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In a significant move to bolster workplace safety, Finland has introduced a new act focusing on the protection of pregnant employees, those who have recently given birth, and breastfeeding workers. The legislation, which will take effect on April 5, 2024, mandates employers to conduct comprehensive risk assessments to safeguard these employees from occupational hazards.

Replacing the previous Government Decree (603/2015), the new decree (143/2024) broadens the scope of risk assessments, requiring consideration of various factors,

including physical conditions and work-related stress, that could jeopardize pregnancy. It aims to provide a safer working environment by ensuring that potential risks are identified and mitigated effectively.

Employers are now tasked with considering a wider array of risk factors, including noise, non-ionizing radiation, extreme temperatures, and physical stress, among others. Special attention is also given to work conditions like night shifts and exposure to harmful chemicals, which are known to pose risks to pregnant employees and their pregnancies.

The updated legislation also expands its coverage to include breastfeeding employees and those who have recently given birth, ensuring that their unique needs are addressed. While some hazards are specific to pregnancy, the decree acknowledges that certain workplace exposures can affect new mothers and their ability to breastfeed safely.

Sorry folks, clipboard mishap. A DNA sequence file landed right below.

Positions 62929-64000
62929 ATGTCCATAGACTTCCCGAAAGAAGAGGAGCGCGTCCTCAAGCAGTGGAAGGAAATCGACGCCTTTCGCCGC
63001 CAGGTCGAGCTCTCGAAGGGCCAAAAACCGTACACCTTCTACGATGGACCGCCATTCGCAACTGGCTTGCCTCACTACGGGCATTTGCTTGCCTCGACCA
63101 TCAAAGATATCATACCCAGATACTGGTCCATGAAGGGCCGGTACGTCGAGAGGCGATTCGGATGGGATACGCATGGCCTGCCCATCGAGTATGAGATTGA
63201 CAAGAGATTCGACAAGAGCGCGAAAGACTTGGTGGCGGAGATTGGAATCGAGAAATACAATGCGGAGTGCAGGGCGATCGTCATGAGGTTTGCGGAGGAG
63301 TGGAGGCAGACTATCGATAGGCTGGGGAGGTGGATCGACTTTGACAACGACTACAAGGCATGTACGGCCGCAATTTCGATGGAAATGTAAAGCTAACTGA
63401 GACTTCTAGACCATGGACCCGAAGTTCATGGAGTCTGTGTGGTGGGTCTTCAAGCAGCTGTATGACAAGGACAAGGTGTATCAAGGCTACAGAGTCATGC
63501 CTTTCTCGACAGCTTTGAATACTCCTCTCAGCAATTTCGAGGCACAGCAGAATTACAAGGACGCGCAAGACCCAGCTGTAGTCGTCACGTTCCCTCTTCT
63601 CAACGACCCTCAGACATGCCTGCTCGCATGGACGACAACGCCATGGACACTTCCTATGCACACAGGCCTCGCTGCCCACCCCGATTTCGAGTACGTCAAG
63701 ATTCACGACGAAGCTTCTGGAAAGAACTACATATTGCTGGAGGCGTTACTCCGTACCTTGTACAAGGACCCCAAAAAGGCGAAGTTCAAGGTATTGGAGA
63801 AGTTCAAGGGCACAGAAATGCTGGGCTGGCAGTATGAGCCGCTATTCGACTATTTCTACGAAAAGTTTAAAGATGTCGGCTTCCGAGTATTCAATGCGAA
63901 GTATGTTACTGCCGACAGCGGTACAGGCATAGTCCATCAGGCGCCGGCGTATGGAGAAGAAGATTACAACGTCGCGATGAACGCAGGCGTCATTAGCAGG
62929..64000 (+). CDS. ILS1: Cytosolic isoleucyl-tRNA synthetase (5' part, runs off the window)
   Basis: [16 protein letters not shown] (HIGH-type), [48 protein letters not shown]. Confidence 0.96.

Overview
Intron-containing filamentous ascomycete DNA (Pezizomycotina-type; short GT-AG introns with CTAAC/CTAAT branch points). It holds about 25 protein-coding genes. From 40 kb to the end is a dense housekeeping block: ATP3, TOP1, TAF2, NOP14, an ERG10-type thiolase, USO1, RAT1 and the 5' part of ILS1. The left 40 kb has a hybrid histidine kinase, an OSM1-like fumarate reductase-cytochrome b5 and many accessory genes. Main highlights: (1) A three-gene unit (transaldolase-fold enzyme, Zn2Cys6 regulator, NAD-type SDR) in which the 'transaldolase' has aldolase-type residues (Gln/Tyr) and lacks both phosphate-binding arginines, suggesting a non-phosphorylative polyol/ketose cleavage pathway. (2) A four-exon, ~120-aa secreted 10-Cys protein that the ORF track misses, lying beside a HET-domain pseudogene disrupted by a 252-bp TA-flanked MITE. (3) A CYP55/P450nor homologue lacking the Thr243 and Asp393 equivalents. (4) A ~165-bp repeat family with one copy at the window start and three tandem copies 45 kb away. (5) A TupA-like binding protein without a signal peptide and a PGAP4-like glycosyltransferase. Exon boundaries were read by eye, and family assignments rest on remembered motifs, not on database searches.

Key additions to the new decree highlight the need for employers to adapt to changing workplace dynamics and prioritize the health of pregnant employees and their unborn or newborn children. These include a detailed list of chemical factors, enhanced protections against physical stressors, and the inclusion of specific working conditions that could pose risks.

The Finnish Institute of Occupational Health has pledged to update its guide on pregnancy and occupational exposure agents to reflect the new regulations. Additionally, the Institute's advisory service stands ready to support occupational health professionals, prenatal clinics, and pregnant employees in navigating these changes.

While the decree focuses primarily on preventing workplace hazards during pregnancy, it is part of a broader effort to address reproductive risks and work-related cancer through forthcoming legislation. This comprehensive approach underscores Finland's commitment to safeguarding employee health across various stages of work and life.

HT

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